Today, the Democrat candidate is not being pressured to move toward the center.  He’s already there.  Rather, the “smart money” says he needs the Bernie Sanders supporters; he has to move left, toward the radicalized Sanders and the Jihad Squad.  Couple that with Biden’s health. It’s not a stretch to imagine a successor president very few of us expected.dbsig2

Truman’s legacy survived.  He’s now regularly listed as one of the ten best presidents in U.S. history.  This is a wonderful country, but I suspect we’ll not get another Truman.

Rocket Man Not Wanted Dead Or Alive

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I am getting more than a little tired of this pandemic and I’m afraid it’s starting to show.   I was laughing for all the wrong reasons as news bulletins can’t decide if the North Korean dictator has drawn his last breath.  Or not.

Kim Jong Un is dead.  Or maybe just really sick.  Or mildly ill.  Or hiding from the Covid-19 pandemic at an elite resort on the eastern side of a country that claims to have no virus cases whatsoever.

The media has conjectured about the little rocket man for nearly a month.  Originally he was only oddly missing but there was no proof of this. Then someone supposed he was ill, hedging their bet by admitting that information from North Korea is hard to come by.  The President said he hoped LRM wasn’t ill and had received a nice note from him.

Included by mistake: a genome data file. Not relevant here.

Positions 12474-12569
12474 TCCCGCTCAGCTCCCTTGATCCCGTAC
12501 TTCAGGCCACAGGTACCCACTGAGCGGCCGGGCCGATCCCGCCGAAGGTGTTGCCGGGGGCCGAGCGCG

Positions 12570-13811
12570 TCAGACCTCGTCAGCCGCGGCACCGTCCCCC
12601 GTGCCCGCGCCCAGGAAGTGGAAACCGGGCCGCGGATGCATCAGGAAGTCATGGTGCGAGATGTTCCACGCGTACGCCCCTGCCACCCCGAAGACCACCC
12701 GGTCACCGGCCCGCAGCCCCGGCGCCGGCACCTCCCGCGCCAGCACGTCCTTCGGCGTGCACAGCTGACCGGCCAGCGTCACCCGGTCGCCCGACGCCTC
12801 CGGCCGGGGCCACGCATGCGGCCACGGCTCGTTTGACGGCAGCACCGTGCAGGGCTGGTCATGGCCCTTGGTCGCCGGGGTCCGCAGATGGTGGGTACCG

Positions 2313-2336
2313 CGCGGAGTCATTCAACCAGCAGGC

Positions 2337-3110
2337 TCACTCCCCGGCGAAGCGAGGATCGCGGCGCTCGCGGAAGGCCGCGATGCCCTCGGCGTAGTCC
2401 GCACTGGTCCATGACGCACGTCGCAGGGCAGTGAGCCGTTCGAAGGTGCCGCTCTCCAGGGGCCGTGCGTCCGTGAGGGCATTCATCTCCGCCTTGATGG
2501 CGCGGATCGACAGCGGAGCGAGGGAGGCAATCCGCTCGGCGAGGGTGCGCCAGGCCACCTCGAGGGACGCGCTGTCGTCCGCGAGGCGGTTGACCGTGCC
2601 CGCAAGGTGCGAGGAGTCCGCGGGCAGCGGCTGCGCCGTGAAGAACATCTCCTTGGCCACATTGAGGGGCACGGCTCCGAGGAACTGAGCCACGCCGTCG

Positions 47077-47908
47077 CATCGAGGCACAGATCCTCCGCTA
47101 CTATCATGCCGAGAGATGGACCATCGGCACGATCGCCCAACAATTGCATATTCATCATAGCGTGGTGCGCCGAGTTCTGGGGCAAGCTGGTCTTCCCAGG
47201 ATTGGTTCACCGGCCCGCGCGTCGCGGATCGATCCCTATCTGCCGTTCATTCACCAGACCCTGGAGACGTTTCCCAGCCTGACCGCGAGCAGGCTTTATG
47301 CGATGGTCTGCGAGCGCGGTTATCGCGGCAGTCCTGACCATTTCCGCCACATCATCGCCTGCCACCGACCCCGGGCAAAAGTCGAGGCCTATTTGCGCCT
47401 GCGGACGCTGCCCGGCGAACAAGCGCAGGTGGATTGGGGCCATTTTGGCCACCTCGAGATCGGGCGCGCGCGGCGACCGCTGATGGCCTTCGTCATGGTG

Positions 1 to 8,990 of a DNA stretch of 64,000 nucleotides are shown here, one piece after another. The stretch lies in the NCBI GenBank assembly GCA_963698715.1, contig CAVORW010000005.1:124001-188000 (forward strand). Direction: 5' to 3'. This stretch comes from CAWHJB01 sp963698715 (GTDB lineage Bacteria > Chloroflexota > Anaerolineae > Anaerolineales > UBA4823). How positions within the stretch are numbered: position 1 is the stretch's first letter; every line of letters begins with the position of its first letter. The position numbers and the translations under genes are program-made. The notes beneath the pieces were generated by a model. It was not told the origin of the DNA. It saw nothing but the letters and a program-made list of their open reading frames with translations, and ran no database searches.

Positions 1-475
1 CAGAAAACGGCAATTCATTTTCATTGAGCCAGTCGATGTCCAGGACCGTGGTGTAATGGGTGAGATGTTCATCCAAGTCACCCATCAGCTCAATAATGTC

Less than a week ago, the New York Post said he was dead.  The story reported that a stent procedure went south because the surgeon’s hands were shaking.  It did seem a little odd that in a country with very few forthcoming details, the shaking hands ingredient had made a break for it and gotten around the world. The Post lamented that getting information from North Korea is like pulling teeth.

We were then subjected to numerous stories about Little Rocket Sister—who they say is a likely successor as soon as they bury her brother.  But of course finding the actual truth is, well, difficult.

In a very short time, Kim Jong Rocket had risen, shuffling up the mortal coil to arrive successfully at gravely ill again.  

I’ve seen this show before.  In Monty Python’s stage musical Spamalot,  Not Dead Fred insists that he’s alive as they toss him onto a cart full of plague victims.  The new North Korean hit of the season is Rocket Man: Only A Little Dead!

In today’s brave new world, honest information is scarce as hens’ teeth.dbsig2

The most recent news is that someone (I’ve given up on who said what) spotted the dictator’s private train at a resort. Someone else postulated that his procedure was
minor, that his condition was serious yet not fatal. 

I suspect that by next Monday, he’ll be perfectly all right.

What Goes Around Comes Around